'Making a Difference': Labor Donations in the Production of Public Goods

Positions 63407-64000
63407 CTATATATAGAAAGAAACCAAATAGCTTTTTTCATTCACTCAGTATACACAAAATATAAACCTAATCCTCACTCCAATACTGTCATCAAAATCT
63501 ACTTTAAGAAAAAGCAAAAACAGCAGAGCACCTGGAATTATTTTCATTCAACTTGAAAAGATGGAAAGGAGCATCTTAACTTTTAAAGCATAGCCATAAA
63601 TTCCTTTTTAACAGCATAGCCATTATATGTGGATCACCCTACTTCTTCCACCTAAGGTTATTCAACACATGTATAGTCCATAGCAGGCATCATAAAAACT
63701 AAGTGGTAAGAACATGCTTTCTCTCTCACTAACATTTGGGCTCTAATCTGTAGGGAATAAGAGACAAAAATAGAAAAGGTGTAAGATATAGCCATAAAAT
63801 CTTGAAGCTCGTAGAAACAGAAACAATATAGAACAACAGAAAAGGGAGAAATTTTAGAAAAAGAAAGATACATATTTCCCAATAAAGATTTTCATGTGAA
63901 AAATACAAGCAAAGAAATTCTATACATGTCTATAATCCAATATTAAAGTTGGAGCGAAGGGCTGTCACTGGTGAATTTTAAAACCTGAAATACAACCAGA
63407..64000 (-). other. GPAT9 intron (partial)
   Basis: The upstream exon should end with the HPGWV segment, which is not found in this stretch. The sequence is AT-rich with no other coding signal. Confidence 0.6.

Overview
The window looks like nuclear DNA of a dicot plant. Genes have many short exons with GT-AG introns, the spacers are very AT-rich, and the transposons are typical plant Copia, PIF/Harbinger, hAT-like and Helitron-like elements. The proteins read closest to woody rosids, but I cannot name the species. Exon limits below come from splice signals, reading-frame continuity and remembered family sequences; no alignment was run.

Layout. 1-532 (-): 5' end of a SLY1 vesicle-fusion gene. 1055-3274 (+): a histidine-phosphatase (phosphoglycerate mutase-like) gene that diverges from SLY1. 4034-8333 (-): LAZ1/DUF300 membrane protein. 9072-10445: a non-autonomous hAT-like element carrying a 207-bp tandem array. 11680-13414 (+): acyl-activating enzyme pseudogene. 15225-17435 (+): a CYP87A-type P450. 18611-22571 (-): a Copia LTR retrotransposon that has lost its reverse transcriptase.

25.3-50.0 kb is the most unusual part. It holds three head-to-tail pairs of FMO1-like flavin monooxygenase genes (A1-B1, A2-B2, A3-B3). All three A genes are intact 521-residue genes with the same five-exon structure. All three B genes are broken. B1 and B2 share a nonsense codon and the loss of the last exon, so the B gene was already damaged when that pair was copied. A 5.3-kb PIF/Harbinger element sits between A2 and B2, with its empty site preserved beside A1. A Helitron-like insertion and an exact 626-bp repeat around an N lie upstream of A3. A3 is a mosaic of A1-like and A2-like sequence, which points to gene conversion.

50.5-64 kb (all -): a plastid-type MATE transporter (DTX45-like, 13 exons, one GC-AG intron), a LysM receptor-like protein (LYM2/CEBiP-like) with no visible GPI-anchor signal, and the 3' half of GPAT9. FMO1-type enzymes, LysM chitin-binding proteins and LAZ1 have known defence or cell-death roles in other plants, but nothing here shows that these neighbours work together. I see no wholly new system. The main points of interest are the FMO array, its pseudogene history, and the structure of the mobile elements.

Despite the potential for free-riding, workers motivated by 'making a difference' to the mission or output of an establishment may donate labor to it. When the establishment uses performance related compensation (PRC), these labor donations closely resemble a standard private provision of public goods problem. When PRC is not used, the establishment will favor setting low wages. High wages can induce an adverse selection problem; individuals without concern for the mission or output, take the job and knowingly underperform because they will not be financially penalized. Low wages help to select a labor force driven by concern for the firm's output. Without PRC the problem differs significantly from a standard private provision of public goods situation: there need not be free-riding, contributions are non-monotonic in valuations, and contribution incentives are significant even in large populations. Even when an establishment is able to introduce perfect PRC, it may choose not to, as its impact on output may be negligible. It thus explains why firms producing public goods, or output that tends to be socially valued, may choose both low compensation, and payment that is not related to performance.
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